As a student in this Endeavor program, you will become a part of a community of inquiry, where you will work to understand scholarship, activism, and creative activity as deeply reciprocal activities that must be undertaken in common.  Through this Endeavor experience, intimately tied to the 2024-25 Tucker Boatwright Festival of Literature and the Arts, students will work to understand the history of the concepts of “nature” and “representation” (the latter has both a political and an aesthetic meaning), learning to trace a history of how those words assumed meaning in the past that shapes how we think and act in the present. Students will also explore how artists across time, including in our present, have approached environmental concerns and aims.  The goal of this Endeavor program is to craft a deeply immersive intellectual experience during your first year on campus.

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  • Coursework Overview

    The coursework for this Endeavor community involves taking a one-unit course in the fall and spring semester, both taught by Dr. Snaza.

    Fall 2024 Semester Spring 2025 Semester
    FYS 100: Human/Nature (1 unit) ENGL 299: Topics in Literary Analysis (1 unit)

    FYS 100 satisfies a general education requirement; students are required to take one first-year seminar (FYS)

    ENGL 299 satisfies the Literary and Textual Inquiry and Written Communication general education requirements


  • Specific Course Information

    FYS 100: Human/Nature

    This course explores mostly pre-20th century writing that has shaped our senses of “human” and “Nature,” read through our present moment of anthropogenic climate change and mass extinction. We will track how each of the two terms in the course title has been defined in (sometimes startlingly) different ways across time, and how they have been understood in relation. We think about how philosophical questions shape how all knowledge is constructed, carefully reading the language of “primary” texts in the history of ideas and developing strategies to interpret and critically analyze such texts.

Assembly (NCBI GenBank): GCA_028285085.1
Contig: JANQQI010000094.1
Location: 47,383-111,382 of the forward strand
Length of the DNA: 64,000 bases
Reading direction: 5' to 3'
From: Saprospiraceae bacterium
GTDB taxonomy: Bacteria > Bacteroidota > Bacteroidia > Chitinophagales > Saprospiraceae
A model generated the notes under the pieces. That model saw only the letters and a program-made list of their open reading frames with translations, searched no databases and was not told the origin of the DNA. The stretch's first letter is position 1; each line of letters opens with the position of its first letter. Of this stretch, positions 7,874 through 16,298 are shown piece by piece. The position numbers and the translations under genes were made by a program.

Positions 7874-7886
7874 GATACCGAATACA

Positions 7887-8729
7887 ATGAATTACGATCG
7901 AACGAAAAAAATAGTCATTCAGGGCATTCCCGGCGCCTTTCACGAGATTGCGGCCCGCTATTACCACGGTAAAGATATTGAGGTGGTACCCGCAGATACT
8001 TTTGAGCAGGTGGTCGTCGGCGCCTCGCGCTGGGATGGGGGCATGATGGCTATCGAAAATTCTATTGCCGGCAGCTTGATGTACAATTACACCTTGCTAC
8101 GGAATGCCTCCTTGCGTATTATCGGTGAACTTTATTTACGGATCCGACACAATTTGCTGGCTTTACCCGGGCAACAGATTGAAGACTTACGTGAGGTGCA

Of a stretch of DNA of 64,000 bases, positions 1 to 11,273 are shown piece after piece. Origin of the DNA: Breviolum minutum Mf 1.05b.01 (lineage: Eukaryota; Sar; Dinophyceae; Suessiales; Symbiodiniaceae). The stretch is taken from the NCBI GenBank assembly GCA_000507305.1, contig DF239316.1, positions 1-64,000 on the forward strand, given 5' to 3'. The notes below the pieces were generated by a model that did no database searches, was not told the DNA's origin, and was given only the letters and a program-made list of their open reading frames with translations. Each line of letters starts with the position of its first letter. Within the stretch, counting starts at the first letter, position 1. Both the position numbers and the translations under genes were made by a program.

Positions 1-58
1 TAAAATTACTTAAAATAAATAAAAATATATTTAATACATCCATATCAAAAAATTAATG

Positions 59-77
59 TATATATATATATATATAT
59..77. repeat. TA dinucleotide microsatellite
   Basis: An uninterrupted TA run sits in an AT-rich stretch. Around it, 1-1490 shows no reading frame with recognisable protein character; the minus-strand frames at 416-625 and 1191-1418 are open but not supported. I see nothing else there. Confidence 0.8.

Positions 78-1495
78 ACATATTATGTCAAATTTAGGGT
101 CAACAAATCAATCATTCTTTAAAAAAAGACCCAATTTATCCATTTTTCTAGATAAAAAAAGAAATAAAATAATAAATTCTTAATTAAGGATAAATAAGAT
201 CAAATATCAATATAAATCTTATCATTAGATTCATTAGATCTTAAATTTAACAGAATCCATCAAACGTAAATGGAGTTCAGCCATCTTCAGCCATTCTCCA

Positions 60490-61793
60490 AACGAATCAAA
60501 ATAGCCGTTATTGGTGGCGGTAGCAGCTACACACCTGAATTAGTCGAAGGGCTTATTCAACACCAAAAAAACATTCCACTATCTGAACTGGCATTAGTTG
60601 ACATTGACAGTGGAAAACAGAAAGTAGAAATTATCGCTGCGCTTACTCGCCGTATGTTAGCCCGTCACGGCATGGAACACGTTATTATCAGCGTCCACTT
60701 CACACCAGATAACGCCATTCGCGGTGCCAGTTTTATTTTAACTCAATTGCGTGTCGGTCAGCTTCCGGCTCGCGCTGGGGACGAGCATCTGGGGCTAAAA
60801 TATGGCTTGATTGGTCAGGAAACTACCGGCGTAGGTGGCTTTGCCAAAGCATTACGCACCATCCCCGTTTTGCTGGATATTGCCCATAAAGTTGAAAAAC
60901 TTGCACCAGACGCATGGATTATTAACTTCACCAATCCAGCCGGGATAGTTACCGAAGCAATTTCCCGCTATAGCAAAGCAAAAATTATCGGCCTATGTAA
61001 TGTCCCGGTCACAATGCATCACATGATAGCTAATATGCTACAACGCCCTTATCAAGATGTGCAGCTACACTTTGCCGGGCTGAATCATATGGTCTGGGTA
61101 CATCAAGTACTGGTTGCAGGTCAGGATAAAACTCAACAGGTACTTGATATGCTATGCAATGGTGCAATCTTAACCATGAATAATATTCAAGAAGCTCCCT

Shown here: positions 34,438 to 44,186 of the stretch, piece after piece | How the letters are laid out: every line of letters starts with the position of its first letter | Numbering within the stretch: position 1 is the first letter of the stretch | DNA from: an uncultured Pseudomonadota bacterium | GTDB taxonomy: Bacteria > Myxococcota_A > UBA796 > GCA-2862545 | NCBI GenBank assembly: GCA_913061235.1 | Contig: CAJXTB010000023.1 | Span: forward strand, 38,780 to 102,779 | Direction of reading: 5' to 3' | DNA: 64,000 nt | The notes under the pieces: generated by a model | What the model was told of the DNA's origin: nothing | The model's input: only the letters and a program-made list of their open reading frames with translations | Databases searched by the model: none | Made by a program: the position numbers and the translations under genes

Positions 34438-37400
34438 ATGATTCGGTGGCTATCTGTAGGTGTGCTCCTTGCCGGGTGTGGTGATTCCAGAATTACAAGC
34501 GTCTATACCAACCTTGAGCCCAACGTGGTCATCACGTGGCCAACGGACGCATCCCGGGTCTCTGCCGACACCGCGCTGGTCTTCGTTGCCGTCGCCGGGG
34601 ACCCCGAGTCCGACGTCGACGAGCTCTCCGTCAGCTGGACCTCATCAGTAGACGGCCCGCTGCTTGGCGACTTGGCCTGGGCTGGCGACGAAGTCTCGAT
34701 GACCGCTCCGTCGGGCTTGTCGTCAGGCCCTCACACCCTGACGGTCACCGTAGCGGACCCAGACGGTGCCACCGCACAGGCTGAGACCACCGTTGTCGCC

ENGL 299:  Topics in Literary Analysis: “Representing Nature”

    Students will attend events across the academic year tied to the Tucker-Boatwright Festival of Literature and the Arts with visiting artists, writers, and academics. Readings in the course will either be by those visitors, or texts that that help us contextualize the intellectual and aesthetic work of visiting guests. We focus on how ideas about “nature” came to be, including attention to how colonialism has produced climate change, in part by making some ideas about “nature” seem natural or given. We also explore how artists and activists are rethinking “nature” as part of efforts to survive climate catastrophe.

  • Faculty Information

    Dr. Nathan Snaza
    Dr. Nathan Snaza
     is an Assistant Professor of English, and Director of the UR Humanities Center.

  • Endeavor Short Course Information

    As part of the Endeavor program, you will participate in the popular Endeavor Pre-Orientation program, where you will take a short course led by Dr. Nathan Snaza.

    Short Course Description:  What We Talk about when We Talk About Nature

    Mixing open discussion with close attention to a small number of short texts—from newspapers, philosophy, and literature—each of our meetings will explore the meaning of one English word: “nature,” “natural,” “naturalization,” and “unnatural.” We will examine not just definitions and connotations, but also track how those words do political and cultural work, bringing into play complex arguments about morality, scientific knowledge, and, ultimately, what it means to be “human.”